- Peter had a practical application when they asked in so many words, “Ok, we have heard you and believe you, What shall we do?”
Three thousand responded and were born again. Peter was a powerful preacher. The steps in Peter’s simple message still makes for “Powerful Preaching.”
Answer Your Audience’s Questions
Preaching and Bible Teaching at their best involve a mental dialogue between the preacher and audience. His message considers the questions they are likely asking.
Isn't that what Peter did. He answered the asked questions and then proceeded to answer the questions his first responses raised – the unasked questions.
This generation is not looking for a “sage on a stage,” they are looking for a “guide by their side.” They prefer to listen to someone who lives in the same world they do.
Those who are newcomers to our church don’t really care about me. I see their thought process being similar to a business owner attending a seminar to learn how to solve a particular problem. Often the business owner won’t know who the presenter will be. He does not really care and likely won’t recall the trainers name a week later. The business owner invests his time and energy in the seminar hoping to find a solution.
They want to know what you can teach them from God’s word. Answers that will help them solve their problems. Come alongside!
Application is Essential
Powerful preaching gets to the point. It is best to not “chase rabbits.” There are exceptions. On occasion, one of the Gifts of the Spirit has directed me far afield. It is important that it be the spirit and not me just following my nose.
To the point and then a specific way to immediately apply the truth. For years I imagined that the smart people sitting before me would complete the message. They’d ponder on the wonderful things said and decide to apply the sermon in three specific ways.
One word to that assumption – HAH!
It does not work that way for me as a listener. Nor does it work that way for those who hear me. It is my responsibility to direct them as to how to apply what they have heard.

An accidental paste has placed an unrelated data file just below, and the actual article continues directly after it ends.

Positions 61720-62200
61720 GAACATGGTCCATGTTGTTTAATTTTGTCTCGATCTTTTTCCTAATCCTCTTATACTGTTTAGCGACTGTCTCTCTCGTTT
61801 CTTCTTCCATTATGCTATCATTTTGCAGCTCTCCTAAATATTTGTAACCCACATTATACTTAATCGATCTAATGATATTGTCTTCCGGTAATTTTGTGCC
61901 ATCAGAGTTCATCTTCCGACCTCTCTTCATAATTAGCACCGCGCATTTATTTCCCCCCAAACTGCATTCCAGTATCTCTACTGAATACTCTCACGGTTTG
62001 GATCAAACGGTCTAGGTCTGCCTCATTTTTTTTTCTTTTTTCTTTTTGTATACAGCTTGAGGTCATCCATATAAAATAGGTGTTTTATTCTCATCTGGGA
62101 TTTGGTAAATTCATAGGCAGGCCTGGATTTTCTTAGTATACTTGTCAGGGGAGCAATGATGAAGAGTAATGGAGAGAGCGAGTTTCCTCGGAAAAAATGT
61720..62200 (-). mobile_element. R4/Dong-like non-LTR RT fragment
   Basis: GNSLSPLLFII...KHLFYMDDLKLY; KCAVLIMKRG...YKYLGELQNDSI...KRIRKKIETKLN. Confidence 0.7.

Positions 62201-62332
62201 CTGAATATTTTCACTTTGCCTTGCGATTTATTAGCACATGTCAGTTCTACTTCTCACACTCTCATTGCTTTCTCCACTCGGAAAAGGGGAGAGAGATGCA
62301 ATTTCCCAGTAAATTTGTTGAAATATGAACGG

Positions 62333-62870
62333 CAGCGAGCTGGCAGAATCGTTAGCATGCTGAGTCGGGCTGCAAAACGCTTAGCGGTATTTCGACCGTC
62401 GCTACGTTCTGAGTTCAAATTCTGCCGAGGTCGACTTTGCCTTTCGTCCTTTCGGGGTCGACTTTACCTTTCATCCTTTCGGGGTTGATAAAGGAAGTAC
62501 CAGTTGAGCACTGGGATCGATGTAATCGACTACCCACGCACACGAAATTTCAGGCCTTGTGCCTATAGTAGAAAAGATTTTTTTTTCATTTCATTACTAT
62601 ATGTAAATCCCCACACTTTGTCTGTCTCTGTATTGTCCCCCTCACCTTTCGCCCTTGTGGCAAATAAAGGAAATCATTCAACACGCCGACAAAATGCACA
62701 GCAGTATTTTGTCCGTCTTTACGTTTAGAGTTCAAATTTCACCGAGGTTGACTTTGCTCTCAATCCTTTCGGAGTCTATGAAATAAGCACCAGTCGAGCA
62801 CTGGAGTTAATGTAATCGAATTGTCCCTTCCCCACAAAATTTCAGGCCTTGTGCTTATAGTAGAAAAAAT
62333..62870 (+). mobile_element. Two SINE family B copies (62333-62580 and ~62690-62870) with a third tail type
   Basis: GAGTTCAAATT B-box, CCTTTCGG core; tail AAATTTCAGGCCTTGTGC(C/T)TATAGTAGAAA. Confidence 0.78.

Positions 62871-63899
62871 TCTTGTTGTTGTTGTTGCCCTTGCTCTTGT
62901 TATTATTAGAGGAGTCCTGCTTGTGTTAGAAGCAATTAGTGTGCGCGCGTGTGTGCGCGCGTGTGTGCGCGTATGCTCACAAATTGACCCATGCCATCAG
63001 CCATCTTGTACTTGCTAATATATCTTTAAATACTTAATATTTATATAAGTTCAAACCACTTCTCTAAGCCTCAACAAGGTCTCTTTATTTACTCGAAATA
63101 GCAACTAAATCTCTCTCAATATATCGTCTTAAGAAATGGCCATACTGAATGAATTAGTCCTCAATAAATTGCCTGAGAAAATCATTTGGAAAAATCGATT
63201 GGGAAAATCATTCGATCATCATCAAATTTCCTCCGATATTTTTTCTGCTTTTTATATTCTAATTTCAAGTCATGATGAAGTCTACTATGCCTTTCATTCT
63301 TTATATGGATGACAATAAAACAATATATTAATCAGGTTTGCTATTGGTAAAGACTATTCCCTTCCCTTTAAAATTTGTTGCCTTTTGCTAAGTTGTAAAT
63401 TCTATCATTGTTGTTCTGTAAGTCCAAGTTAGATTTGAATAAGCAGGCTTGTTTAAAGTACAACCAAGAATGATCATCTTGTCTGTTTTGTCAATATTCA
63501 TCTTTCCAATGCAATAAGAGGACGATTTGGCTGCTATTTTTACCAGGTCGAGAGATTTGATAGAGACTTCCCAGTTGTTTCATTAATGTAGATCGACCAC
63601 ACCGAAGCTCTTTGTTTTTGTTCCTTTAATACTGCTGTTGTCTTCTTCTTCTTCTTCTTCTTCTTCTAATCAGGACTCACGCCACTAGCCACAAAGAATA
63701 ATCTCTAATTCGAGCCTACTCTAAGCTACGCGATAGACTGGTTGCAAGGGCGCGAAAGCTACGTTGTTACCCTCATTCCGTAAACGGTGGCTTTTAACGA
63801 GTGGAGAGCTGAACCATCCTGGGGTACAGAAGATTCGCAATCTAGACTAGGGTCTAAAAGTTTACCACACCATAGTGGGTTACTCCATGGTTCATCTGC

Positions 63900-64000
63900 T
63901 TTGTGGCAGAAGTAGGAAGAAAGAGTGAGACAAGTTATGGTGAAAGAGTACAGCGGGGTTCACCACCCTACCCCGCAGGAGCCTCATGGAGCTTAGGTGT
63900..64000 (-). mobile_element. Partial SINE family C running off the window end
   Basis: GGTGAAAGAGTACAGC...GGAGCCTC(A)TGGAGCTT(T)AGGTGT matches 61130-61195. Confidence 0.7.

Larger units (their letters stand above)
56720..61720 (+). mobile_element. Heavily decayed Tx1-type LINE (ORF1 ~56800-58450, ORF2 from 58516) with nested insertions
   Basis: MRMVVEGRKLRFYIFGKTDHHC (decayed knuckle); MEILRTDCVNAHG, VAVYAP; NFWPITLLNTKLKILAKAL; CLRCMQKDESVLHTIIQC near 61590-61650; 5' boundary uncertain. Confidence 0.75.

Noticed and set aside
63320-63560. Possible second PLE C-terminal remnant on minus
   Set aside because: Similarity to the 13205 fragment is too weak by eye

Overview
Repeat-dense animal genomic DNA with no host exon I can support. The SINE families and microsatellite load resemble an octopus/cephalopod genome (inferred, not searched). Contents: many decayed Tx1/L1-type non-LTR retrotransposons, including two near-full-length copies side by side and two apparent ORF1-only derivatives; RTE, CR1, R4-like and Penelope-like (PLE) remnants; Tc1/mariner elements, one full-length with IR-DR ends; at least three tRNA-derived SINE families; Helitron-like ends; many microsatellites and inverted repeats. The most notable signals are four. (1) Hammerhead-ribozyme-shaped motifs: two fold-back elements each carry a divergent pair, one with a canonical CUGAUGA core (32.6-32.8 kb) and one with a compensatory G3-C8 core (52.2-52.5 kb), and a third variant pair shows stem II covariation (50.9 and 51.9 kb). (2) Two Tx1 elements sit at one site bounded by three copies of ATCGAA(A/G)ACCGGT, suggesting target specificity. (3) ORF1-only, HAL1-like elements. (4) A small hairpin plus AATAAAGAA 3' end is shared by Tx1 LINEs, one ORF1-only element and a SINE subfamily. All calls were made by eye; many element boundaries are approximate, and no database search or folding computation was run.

Isn’t that what Peter did in Acts 2? They asked “What shall we do?” Peter answered, “Repent and be baptized every one of you in the name of Jesus Christ for the remission of your sins and ye shall receive the gift of the Holy Ghost." He answered their question with steps of application. Think about your last few sermons and Bible lessons; what did you ask people to 'do' about what they'd just heard?
Like Peter, use practical and step-by-step ideas that will show your audience how to overcome their obstacles and apply the truth you have shared. Powerful preaching brings people to understand that their life can have a good outcome If they will use what you just shared.
Personal Devotion, the first in my Keep it Simple Saints series has proven effective because it provides practical models for “how to” practice daily devotion. I’d like my preaching to be powerful in the same way. God’s word is intended to be a change agent. That is powerful!
A Final Word
Young preachers, hear me, your preaching is effective though you make a few mistakes, stumble over some words and do a few things you wish you and others could forget, if you have shared something that will change another person’s life.